interviewed agency officials.                •   Targeting: Direct payments do not appropriately distribute benefits consistent
                                                 with contemporary assessments of need. For example, they are
What GAO Recommends                              concentrated among the largest recipients based on farm size and income; in
Congress should consider eliminating or          2011, the top 25 percent of payment recipients received 73 percent of direct
reducing direct payments. GAO also               payments.
recommends that USDA take four               •   Affordability: Direct payments may no longer be affordable given the United
actions to improve its oversight of direct       States’ current deficit and debt levels.
payments including developing a              •   Effectiveness: Direct payments may have unintended consequences. Direct
systematic process to report on land             payments may have less potential than other farm programs to distort prices
that may no longer be usable for                 and production, but economic distortions can result from these payments.
agriculture, and considering ways to             For example, GAO identified cases where direct payments support recipients
increase the number of cases selected            who USDA officials said own farmland that is not economically viable in the
for end-of-year reviews and completing           absence of these payments.
these reviews in a timely manner.            •   Oversight: Oversight of direct payments is weak. With regard to oversight,
USDA generally agreed with two of                USDA has not systematically reported on land that may no longer be eligible
GAO’s recommendations and disagreed
                                                 for direct payments because it has been converted to nonfarm uses, as
with two others, stating that it believes
                                                 required for annual reporting to Congress. In addition, GAO identified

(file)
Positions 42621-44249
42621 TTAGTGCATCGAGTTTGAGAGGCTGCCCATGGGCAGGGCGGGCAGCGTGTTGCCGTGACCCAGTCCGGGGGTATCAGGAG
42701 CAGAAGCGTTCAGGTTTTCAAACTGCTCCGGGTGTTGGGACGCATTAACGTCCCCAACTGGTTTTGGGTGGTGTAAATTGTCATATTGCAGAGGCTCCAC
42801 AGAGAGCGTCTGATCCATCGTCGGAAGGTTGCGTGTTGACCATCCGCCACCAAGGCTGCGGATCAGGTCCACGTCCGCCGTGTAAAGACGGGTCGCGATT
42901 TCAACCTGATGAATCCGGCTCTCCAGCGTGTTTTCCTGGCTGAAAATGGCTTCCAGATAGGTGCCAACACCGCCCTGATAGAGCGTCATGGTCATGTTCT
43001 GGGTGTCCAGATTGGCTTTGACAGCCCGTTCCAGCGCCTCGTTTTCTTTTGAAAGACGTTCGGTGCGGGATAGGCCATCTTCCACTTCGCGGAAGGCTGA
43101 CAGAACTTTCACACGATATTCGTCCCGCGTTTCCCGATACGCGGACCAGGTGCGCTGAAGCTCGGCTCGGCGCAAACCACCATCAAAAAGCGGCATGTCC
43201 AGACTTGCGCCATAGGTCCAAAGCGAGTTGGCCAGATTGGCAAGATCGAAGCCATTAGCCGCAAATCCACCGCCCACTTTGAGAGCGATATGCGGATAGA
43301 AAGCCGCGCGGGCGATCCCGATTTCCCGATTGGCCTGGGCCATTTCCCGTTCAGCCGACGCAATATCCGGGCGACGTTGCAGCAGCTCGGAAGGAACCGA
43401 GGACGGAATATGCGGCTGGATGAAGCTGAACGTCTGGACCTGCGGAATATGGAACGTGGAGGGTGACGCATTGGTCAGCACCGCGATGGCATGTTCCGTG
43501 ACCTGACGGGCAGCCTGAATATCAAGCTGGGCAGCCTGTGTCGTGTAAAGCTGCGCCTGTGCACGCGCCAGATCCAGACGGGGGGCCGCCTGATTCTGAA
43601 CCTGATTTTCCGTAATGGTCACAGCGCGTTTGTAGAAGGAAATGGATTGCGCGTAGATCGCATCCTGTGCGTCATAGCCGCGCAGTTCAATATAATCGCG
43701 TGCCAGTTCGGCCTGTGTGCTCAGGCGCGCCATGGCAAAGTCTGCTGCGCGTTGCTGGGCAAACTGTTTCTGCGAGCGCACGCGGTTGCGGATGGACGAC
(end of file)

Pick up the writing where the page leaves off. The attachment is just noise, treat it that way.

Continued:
its current processes or practices are
adequate. GAO continues to believe               weaknesses in USDA’s end-of-year compliance review process. For
that it is important for USDA to take the        example, USDA conducts relatively few reviews and generally does not
recommended actions.                             complete these reviews within expected time frames.
                                             Continuing to provide payments that generally do not align with principles
View GAO-12-640. For more information,       significant to integrity, effectiveness, and efficiency in farm bill programs raises
contact Lisa Shames at (202) 512-3841 or
shamesl@gao.gov.                             questions about the purpose and need for direct payments.

                                                                                       United States Government Accountability Office
Contents


Letter                                                                                     1
               Background                                                                  5
               Varied Producers, Who Are Geographically Concentrated, Received
                 More Than $46 Billion in Direct Payments from 2003 through
                 2011                                                                      8
               Direct Payments Do Not Align with Certain Principles                       15
               Conclusions                                                                29
               Matter for Congressional Consideration                                     30